I’ve already run this idea by a couple people, but I thought I’d write about it so there’s some record that it was my damn idea. If you’ve read someone write about this or actually do it already, let me know in the comments.
Tag, You’re It
Many of you are already familiar with tagging, or folksonomies. Popular services use this categorization/organization paradigm to help users manage their content. For example, there’s del.icio.us for bookmarks, Flickr for pictures, 43 Things for goals, and even Technorati for blog posts such as this one. Some of these services are even beginning to list content from these other services when browsing tagged content.
My bright idea is that instead of relying on any of these services showing the relevant data from other sites, you use an independent tag aggregator. That’s where I step in. Exact implementation details aside, I want to provide an interface to browsing tagged data from every site possible. I don’t want to restrict the data to the several already popular sites, but also include results from lesser known services, such as Tagsurf, the tagged message board.
It could provide a common interface, allow for different stylesheets, maybe even have user profiles to retain certain browsing/searching preferences. All these ideas are very free form right now, but I’d like some feedback on what you’d like to see.
What’s the Problem, Bub?
My real hangup about this idea is several fold. They all basically relate to popularity if this does catch on like I expect it would.
First, bandwidth could be a real concern. My site barely uses any now, but at the same time, I don’t have the largest readership (I still haven’t found a good way to measure it, so maybe I’m wrong). Many sites that provide even small sized content (like just text) have issues with this due to popularity. Take a look at DrunkenBlog.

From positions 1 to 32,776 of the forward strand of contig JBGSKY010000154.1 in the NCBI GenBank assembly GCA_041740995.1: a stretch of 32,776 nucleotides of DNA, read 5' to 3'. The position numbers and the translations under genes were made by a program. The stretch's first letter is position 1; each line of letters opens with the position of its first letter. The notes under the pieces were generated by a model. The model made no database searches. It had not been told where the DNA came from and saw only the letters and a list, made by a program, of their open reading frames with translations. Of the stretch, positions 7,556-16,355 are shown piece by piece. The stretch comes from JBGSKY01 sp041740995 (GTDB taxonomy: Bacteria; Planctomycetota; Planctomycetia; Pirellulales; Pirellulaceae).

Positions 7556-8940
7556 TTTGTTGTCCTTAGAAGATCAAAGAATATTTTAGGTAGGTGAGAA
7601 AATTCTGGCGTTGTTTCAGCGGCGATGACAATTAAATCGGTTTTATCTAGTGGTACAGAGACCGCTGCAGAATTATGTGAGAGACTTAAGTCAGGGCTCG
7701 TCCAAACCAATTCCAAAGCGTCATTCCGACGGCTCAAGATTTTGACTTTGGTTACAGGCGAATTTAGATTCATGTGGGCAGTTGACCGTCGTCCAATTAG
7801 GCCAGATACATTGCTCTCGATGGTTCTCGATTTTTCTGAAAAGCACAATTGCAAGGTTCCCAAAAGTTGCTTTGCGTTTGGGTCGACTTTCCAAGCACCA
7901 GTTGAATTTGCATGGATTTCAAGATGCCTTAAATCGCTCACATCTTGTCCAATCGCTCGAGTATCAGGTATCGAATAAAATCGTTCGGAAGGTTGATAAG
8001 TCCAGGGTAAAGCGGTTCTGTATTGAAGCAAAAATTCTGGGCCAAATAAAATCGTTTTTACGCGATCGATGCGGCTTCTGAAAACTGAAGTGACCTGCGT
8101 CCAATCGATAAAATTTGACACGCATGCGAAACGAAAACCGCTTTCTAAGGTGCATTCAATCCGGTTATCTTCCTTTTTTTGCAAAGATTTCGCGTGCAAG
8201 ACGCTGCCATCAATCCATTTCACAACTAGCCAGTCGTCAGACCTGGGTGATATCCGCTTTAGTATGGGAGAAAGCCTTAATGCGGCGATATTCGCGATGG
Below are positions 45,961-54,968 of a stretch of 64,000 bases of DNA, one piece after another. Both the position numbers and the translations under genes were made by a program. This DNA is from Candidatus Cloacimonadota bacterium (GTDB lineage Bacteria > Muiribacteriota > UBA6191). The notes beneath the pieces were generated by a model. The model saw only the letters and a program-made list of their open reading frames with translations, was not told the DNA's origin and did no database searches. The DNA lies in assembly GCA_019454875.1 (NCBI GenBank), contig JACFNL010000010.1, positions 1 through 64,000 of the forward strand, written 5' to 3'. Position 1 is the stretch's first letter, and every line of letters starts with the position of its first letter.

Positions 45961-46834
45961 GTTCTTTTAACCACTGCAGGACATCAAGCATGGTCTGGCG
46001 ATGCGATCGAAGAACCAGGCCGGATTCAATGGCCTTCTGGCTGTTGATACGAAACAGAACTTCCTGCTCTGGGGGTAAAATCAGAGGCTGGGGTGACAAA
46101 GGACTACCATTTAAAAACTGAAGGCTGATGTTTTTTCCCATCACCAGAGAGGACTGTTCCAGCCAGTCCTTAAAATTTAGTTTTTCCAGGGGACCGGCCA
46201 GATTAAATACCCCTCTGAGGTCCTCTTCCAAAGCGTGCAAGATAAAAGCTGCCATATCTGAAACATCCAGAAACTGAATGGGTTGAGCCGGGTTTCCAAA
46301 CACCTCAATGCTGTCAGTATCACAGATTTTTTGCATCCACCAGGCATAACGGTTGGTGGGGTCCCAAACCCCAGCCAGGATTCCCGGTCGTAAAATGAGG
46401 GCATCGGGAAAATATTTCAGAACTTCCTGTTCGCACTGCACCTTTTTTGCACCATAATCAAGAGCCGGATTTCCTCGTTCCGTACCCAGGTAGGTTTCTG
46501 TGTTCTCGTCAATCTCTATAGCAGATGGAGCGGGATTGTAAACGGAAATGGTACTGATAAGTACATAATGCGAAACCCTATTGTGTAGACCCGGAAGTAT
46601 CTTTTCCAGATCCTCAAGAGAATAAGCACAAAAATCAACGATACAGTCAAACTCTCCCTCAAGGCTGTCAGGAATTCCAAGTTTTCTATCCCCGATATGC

The second issue is that of implementation. Should I use PHP? Maybe Python? What about caching? I don’t know. It also depends on how hard it is to interact with the various APIs that these services provide. There is no universal API for these types of services (which is in itself a shame). XML-RPC, REST, SOAP…. I’ll be knee deep in alphabet soup. I could (and will) take on help should anyone want to help. The problem then becomes how to manage the software. I’ll be honest that I’ve never set up a version control repository. Do I want to make it open source or do I want to try to be greedy and keep the code to myself?
The third issue really troubling me is that of caching. Most of these services are concerned about bandwidth (and processor time) as well, requesting that anyone using their services don’t abuse them. They kindly, and rightly, request that some kind of caching be used. The question becomes how should this be done? I could store a cache file for each tag (up to a certain predetermined number of items), but will that horribly slow the site? Could a MySQL database help with that? I don’t know. Another issue is how much space will it take up. Could I run out of space at my host?
A fourth issue is that of funding. Ideally, I’d add something like Google’s AdWords in a sidebar. However, will all the services I will be tapping with this be cool with that? Will they want some kind of service charge or kickback?
I have lots of questions and no real answers, so please leave any thoughts you have.
A recent Robot Co-Op broached the issue of API access to their service. Should they provide facilities for members to manipulate their data externally, I’d like to make a Mac OS X client for it, a la Cocoalicious or Flickr Export for iPhoto. It’ll be good practice.